Lowest Commonality
by Gilles d'Aymery

June 09, 1997

The results of the last French elections might lead the casual observer to the conclusion that deep differences exist between the good people of America and their Gallic friends. Not only do the French enjoy kissing and touching each other, thus propagating all sorts of germs but, more seriously, they dare to consider free health care and education like some kind of inalienable rights; and their idea of the pursuit of happiness is to spend six weeks on the beach or the Alpine slopes and retire at 55. Furthermore, they eat high-cholesterol food without any sign of obesity, do not carry guns (no correlation whatsoever with their low crime rates, of course) but smoke their Gitanes and Gauloises to death, refuse globalization and adaptation and embrace contrariness.

However, the French have much more in common with their American siblings, beside cheese and baguette, jeans and cosmetics, a shared history and a highly developed sense of righteousness (also known as chauvinism). Here is an example among many: The inclination of a sizable minority of the respective people to blame everybody but themselves, particularly immigrants, foreigners, homosexuals and Jews (add Blacks, in America) for all the ills -- real or not, of the day.

In France, this current of opinion is represented by a political party, the National Front, and his leader, Jean-Marie Le Pen. Le Pen, a genuine demagogue, advocates sending all the foreigners back to their country of origin so that France may get back to full employment and greatness. In his everything-but-Cartesian mind a foreigner is anyone who is not French. Arab immigrants are not French; therefore they are foreigners. Jews are international, therefore foreigners, hence not French. Homosexuals are anti-Christ, undoubtedly the creation of a Jewish conspiracy, hence illegal aliens. (Amazing what logic can achieve with the help of syllogisms!) In America, perhaps thanks to the existence of the ACLU and the ADL, this current of opinion is slightly better disguised; but it is nonetheless well represented by various officeholders, office seekers and partisans, each with their own little twists, such as Pat Robertson, Pat Buchanan, Jesse Helms, and, once blacks are factored in, myriad white supremacists. On both sides of the Atlantic they are the champions of the lowest common denominator.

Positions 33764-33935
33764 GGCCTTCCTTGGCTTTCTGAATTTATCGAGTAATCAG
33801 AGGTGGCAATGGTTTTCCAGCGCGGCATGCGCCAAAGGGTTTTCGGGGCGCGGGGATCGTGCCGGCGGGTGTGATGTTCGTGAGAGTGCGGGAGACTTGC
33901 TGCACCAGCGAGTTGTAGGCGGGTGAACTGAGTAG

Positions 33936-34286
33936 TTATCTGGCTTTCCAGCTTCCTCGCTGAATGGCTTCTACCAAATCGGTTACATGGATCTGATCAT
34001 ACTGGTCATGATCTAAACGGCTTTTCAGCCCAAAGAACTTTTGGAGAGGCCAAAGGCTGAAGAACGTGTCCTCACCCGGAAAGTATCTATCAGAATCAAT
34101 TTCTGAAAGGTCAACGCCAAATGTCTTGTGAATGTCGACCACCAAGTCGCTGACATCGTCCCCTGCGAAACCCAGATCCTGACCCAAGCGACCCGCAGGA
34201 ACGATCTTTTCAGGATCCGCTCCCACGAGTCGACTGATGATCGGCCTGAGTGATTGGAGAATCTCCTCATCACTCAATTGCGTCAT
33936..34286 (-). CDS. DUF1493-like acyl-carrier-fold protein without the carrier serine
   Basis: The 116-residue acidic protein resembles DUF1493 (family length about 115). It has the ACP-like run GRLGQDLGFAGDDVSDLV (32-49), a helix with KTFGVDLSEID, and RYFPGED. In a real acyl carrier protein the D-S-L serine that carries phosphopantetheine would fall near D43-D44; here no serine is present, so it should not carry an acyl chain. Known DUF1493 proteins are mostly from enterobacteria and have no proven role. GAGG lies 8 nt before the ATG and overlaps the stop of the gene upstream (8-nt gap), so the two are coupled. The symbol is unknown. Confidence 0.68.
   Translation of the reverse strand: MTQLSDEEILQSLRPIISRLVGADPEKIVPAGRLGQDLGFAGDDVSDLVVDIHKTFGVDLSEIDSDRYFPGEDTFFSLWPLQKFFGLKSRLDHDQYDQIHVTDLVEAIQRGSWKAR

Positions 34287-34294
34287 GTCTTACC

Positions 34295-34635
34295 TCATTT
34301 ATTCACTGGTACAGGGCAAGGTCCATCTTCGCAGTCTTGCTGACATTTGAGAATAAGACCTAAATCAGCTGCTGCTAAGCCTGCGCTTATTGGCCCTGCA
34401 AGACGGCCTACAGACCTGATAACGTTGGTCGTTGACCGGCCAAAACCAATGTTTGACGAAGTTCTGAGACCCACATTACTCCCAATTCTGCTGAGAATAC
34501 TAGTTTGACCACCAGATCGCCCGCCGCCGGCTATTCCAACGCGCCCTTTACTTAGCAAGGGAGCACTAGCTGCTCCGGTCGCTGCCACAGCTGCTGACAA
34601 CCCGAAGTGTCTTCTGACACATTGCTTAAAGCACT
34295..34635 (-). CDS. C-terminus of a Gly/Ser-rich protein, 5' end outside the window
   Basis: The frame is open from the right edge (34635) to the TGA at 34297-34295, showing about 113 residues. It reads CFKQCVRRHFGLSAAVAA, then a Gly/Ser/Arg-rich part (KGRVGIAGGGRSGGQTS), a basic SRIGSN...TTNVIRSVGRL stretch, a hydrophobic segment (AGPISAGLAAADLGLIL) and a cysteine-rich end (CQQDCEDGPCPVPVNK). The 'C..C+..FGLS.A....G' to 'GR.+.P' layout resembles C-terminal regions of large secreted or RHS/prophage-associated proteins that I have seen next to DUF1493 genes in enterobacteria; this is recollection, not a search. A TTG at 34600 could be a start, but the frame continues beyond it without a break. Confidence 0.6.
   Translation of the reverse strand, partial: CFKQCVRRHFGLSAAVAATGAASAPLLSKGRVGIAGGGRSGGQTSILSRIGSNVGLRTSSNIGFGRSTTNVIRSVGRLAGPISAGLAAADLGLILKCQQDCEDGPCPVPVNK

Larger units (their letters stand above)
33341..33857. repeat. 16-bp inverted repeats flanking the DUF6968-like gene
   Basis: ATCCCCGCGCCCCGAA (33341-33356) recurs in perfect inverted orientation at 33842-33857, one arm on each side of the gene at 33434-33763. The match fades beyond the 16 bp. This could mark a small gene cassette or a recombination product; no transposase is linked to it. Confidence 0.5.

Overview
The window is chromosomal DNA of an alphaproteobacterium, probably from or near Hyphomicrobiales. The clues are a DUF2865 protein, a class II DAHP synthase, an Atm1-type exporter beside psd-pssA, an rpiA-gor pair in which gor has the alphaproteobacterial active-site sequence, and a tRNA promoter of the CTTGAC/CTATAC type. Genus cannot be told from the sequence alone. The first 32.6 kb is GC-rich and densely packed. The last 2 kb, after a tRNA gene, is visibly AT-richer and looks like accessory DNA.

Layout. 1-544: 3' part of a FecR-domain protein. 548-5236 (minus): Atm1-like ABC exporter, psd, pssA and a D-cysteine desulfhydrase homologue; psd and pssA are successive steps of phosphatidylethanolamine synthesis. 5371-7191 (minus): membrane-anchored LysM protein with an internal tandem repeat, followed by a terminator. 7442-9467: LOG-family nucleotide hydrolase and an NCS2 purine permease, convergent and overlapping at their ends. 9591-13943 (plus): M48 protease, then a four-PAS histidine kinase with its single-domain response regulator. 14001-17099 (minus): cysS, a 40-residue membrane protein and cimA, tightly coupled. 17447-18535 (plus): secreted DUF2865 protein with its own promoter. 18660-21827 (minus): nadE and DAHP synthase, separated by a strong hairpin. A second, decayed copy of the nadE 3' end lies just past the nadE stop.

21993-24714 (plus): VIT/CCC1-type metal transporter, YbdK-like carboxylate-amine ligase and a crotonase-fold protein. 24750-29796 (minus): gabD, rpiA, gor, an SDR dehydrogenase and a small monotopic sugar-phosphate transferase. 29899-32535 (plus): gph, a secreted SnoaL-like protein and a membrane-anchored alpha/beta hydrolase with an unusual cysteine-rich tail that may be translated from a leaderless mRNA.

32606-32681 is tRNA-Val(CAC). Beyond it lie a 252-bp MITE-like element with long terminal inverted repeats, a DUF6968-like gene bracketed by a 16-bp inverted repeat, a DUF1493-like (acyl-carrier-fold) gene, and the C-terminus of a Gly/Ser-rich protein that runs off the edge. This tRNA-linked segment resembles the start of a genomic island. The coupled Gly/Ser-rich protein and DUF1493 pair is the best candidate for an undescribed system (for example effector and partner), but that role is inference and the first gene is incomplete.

Not a commonality to be proud of, I am afraid.

Published June 09, 1997
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